Scientists simulate ‘fingerprint’ of noise on quantum computer

Unique study could point way to new approach, uses for quantum technology

For humans, background noise is generally just a minor irritant. But for quantum computers, which are very sensitive, it can be a death knell for computations. And because “noise” for a quantum computer increases as the computer is tasked with more complex calculations, it can quickly become a major obstacle.

But because quantum computers could be so incredibly useful, researchers have been experimenting with ways to get around the noise problem. Typically, they try to measure the noise in order to correct for it, with mixed success.

A group of scientists from the University of Chicago and Purdue University collaborated on a new technique: Instead of directly trying to measure the noise, they instead construct a unique “fingerprint” of the noise on a quantum computer as it is seen by a program run on the computer.  

This approach, they say, shows promise for mitigating the noise problem—as well as suggesting ways that users could actually turn noise to their advantage.

“We wondered if there was a way to work with the noise, instead of against it,” said David Mazziotti, professor in the Department of Chemistry, James Franck Institute and the Chicago Quantum Exchange and a co-author on the study, which was published Jan. 25 in Nature Communications Physics.

‘A fresh approach’

Quantum computers are based on the laws of how particles behave at the atomic level. Down at that level, particles obey a set of very strange rules; they can be in two different states at once, or  become ‘entangled’ across space. Scientists hope to harness these abilities as the basis for computers.

In particular, many scientists want to use quantum computers to better understand the rules of the natural world, because molecules operate according to the laws of quantum mechanics—which should theoretically be easier to simulate using a quantum computer.

But despite significant advances in quantum computing technology over the past decade, computational ability has lagged behind scientists’ hopes. Many had assumed that increasing the number of computer bits—“qubits,” for quantum computers—would help alleviate the noise problem, but since noise limits accuracy, scientists still haven’t been able to perform many of the computations they would like.

“We thought it might be time for a fresh approach,” said co-author Sabre Kais, professor of physics and chemistry at Purdue University.

To date, scientists have tried to understand the effect of noise by directly measuring the noise in each qubit. But cataloguing such discrete changes is difficult, and, the group thought, perhaps not always the most efficient route.

“Quite often in physics, it is actually easier to understand the overall behavior of a system than to know what each part is doing,” said co-author Zixuan Hu, a postdoctoral researcher at Purdue. “For example, it is hard to simulate what each molecule in a glass of water is doing, but it is much easier to predict the behavior of the whole.”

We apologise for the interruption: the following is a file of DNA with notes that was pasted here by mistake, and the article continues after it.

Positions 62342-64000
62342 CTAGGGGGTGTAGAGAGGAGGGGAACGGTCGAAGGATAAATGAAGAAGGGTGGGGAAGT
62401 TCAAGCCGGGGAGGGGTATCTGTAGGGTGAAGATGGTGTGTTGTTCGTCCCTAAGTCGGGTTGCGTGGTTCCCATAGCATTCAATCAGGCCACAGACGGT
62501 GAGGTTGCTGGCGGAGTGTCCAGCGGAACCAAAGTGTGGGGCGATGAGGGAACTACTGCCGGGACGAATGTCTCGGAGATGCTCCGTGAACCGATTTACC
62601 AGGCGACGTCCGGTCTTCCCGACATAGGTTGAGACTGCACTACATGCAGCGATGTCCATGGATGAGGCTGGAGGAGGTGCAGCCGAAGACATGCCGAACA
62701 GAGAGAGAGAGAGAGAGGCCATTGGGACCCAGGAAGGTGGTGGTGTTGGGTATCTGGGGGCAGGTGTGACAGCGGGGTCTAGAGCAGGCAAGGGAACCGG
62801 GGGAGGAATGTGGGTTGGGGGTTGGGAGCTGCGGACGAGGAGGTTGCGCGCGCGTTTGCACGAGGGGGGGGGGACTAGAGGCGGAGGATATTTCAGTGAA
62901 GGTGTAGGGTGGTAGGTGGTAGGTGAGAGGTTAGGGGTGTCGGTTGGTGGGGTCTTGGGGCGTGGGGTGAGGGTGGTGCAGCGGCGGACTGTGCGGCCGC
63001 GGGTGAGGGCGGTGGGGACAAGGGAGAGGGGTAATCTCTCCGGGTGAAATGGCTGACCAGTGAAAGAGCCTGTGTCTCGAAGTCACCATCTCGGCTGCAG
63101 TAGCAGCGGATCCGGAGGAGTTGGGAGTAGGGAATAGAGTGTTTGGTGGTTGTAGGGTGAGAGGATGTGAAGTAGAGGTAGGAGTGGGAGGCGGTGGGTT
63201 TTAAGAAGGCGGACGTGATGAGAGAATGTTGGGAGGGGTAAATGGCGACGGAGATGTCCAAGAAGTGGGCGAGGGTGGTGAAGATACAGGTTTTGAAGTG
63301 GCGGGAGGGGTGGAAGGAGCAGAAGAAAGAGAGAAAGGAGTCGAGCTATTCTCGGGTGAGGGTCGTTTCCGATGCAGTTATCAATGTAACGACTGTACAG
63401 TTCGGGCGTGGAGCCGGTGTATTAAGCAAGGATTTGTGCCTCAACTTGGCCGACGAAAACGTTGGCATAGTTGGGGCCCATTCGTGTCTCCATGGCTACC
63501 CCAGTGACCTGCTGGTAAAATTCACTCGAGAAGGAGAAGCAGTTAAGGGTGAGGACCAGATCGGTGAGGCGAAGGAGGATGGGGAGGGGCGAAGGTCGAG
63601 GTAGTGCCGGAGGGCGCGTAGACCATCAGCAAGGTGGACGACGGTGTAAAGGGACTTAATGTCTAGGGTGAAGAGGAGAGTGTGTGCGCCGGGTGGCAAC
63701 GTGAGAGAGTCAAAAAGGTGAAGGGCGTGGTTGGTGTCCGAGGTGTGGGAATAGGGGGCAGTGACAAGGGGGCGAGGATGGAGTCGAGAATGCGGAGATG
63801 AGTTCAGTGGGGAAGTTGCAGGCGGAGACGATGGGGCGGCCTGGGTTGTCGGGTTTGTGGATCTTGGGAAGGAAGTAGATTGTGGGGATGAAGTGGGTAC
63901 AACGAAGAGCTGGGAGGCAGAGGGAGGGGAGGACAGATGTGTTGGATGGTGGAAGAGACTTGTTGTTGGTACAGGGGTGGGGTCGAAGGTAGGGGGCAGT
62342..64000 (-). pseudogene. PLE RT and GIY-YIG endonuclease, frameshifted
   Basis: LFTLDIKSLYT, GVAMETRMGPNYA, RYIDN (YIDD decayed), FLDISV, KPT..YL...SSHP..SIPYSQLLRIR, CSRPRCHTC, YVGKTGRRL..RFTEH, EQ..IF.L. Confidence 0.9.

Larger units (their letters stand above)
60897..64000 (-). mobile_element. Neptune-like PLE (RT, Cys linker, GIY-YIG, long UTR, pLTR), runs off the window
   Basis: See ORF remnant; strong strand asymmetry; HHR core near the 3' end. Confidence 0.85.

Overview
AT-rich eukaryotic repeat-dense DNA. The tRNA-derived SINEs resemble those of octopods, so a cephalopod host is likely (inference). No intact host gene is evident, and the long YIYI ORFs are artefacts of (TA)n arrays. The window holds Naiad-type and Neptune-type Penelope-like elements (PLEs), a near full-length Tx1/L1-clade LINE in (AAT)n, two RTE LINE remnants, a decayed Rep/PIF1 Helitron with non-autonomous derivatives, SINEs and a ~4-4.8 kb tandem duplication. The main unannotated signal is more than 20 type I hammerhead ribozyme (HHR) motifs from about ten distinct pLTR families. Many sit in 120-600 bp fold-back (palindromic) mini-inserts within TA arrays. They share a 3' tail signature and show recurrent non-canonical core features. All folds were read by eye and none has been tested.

So instead of trying to precisely measure the actual noise, the scientists decided to run a test to get a sense of the overall noise that quantum computers experience.

They picked a particular computation of a molecule displaying quantum behavior, and ran it as a simulation on a quantum computer. Then they tweaked the settings on the problem in several different directions, and kept track of how the noise responded. “By putting this all together, we build a ‘fingerprint’ of the noise as perceived by the simulation that we’re running,” said Mazziotti.

Hu explained that running a computation of a molecule that is already well known helped them tease out the specific effects of the noise.

“We know very little about quantum computers and noise, but we know really well how this molecule behaves when excited,” said Hu. “So we use quantum computers, which we don’t know much about, to mimic a molecule which we are familiar with, and we see how it behaves. With those familiar patterns we can draw some understanding.”

This operation gives a more ‘bird’s-eye’ view of the noise that quantum computers simulate, said Scott Smart, a Ph.D. student at the University of Chicago and first author on the paper.

The authors hope this information can help researchers as they think about how to design new ways to correct for noise. It could even suggest ways that noise could be useful, Mazziotti said.

For example, if you’re trying to simulate a quantum system such as a molecule in the real world, you know it will be experiencing noise—because noise exists in the real world. Under the previous approach, you use computational power to add a simulation of that noise.

“But instead of building noise in as additional operation on a quantum computer, maybe we could actually use the noise intrinsic to a quantum computer to mimic the noise in a quantum problem that is difficult to solve on a conventional computer,” Mazziotti said.

The authors believe this unique approach to the noise problem is helpful as researchers continue to explore the young field of quantum computing.

“We’re still not even sure what kinds of problems for which quantum computers will be most useful,” Mazziotti said. “We hope this will provide a different way to think about noise that will open up new avenues for simulating molecules with quantum devices.”

Citation: “Relaxation of Stationary States on a Quantum Computer Yields a Unique Spectroscopic Fingerprint of the Computer’s Noise.” Smart, Hu, Kais, and Mazziotti, Nature Communications Physics, Jan. 25, 2022.

Funding: U.S. Department of Energy’s Office of Basic Energy Sciences, National Science Foundation. We acknowledge the use of IBM Quantum services for this work.